There are certain moments you never forget, moments that hold special meaning and evoke strong emotions. I had such an experience during the 39th orangutan release conducted by the BOS Foundation in Central Kalimantan on May 18, 2022. As a member of the BOS Foundation’s communications team, this was a personal and meaningful experience for me.
Our latest orangutan release was made possible through a collaborative effort between the BOS Foundation, the Central Kalimantan Natural Resources Conservation Agency (BKSDA), and the Bukit Baka Bukit Raya National Park (TNBBBR) Agency. The operation involved the release of four orangutans into TNBBBR.
What got me so emotional was the fact that I had been part of the rehabilitation process for all four of these orangutans. I had closely followed their progress over the years, especially that of Dius. When he was less than two years old, Dius arrived at the Nyaru Menteng Orangutan Rehabilitation Centre as an orphan. Since I joined the BOSF team, I have documented his progress as I was tasked with telling his story to the individual donors who supported his rehabilitation process.
Before being released to the wild, all four orangutans lived semi-independently on pre-release islands. It was there, at the end of January, that the release process began when the four orangutans had to be collected from the pre-release islands. Catching Dius on Badak Kecil Island, in particular, was especially eventful. When we tried to approach Dius, his head was surrounded by bees! It appeared that he had just found and enjoyed some forest honey, and the angry bees were trying to attack him and anything that came near. Administering the anaesthesia was extremely difficult, as our technicians had to venture deep into the island and even swim to reach him.
Following several months in quarantine, to ensure they did not carry any diseases with them into the forest, the orangutans were finally ready for their true release. Dius and Jazzboy were the first to be anaesthetised, followed by Itang and Sebangau. All four orangutans were then transferred into transport cages. The team departed from Nyaru Menteng at 6 p.m. and arrived at Tumbang Hiran village, in Marikit sub-district, at around 2 a.m.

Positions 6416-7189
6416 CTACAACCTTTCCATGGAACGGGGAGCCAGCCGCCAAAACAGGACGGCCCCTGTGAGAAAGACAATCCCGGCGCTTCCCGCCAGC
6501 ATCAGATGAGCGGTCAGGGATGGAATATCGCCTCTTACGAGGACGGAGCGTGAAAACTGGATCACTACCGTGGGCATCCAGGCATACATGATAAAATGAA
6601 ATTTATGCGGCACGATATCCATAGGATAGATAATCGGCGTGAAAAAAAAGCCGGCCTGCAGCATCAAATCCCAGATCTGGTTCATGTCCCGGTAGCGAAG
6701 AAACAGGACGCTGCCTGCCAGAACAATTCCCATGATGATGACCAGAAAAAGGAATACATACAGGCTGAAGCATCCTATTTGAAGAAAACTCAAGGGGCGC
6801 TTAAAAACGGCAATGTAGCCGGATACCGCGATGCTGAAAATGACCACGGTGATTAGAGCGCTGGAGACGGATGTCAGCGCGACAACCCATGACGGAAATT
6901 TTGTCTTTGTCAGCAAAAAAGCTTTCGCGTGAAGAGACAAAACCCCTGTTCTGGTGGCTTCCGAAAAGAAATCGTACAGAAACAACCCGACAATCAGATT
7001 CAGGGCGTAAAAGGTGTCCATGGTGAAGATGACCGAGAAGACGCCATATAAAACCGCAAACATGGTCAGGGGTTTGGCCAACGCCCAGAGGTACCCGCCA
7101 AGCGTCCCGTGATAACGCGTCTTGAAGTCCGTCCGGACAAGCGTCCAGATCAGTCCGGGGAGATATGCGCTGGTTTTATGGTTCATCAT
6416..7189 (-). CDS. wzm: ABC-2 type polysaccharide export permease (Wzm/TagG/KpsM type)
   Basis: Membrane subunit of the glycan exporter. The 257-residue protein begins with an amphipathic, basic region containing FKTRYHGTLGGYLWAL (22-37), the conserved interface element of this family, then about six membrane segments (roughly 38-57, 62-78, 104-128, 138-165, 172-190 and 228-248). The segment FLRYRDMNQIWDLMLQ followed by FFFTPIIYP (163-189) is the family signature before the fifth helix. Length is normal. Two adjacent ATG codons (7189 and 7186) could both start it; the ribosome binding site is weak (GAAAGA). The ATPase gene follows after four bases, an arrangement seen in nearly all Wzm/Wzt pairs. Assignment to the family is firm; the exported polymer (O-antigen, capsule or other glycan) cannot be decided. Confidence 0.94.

The next morning, our team continued the trip through the Hiran Watershed by kelotok, or boat. This leg of the journey proved to be quite difficult due to wet weather conditions and receding river waters. Our team was put to the test, to the very end! Some sections of the river were quite tough to navigate and took a long time to pass. The wet weather made it even harder on our team, with continuous rainfall for more than an hour hampering the team’s efforts. We continued our journey until we arrived at Camp Hiran around 4 p.m. The team rested for less than half an hour, then continued on for about an hour to a release point upriver from camp.
The journey from the camp to the release point was even more tricky, as we had to pass through several rocky areas of the river that were quite shallow. Our team of technicians and the boat skipper had to work hard to get the boat through unscathed.
When the team arrived at the release point, it was Sebangau’s cage that was opened first. She immediately exited the cage and climbed up a tall tree to relax on its branches.
Handsome Dius was the next to be released; he rushed straight up the same tree as Sebangau. Dius was very interested in Sebangau, and the two were seen copulating. They then explored the surrounding area and ate rattan piths together. Dius constructed a nest in a forest rambutan tree, ate some of its fruit, and rested near Sebangau.
At another location in the forest, our team opened the cage for Itang, who immediately climbed up a tree. She came down a short time later but then climbed back up again to make a nest.
Surprising everybody, instead of climbing a tree, nosy Jazzboy turned around immediately after his release. It seemed that Jazzboy was annoyed at being stuck in the cage for so long, so he quickly upended the cage and banged on a big log before finally wandering off to explore his new forest home.
We had completed the release process by sunset and headed back to Camp Hiran. The return journey was much more challenging, as the day was turning dark and visibility was limited. The rapids we had previously passed were now even more dangerous, with an increased risk of the boat capsizing.
The trip back to the camp had me very worried. The boat became stuck in the middle of a rapid when it became lodged between large rocks, and I prepared myself for the worst. The technicians and I tried to help by pushing the boat. The skipper controlling the boat had to rely completely on our team members who knew the river conditions well enough to guide us back to camp. Luckily, after carefully navigating many more dangerous rapids, we were able to return to the camp at night.
This trip had me riding an emotional roller-coaster throughout as one moment I would experience overwhelming happiness and, the next, nail-biting anxiety and apprehension. My fear of the boat sinking and the feeling of panic when it got stuck between the big rocks in the middle of the river really got my adrenaline pumping!
However, it was worth every challenge we faced in order to give these four orangutans the opportunity to thrive and breed in the forest. I also hope this inspires more people to care about orangutans and the environment and take action in their daily lives. It is on us all to help save orangutans!
Text by: Andri Kornelius, Communications Team at Nyaru Menteng, Central Kalimantan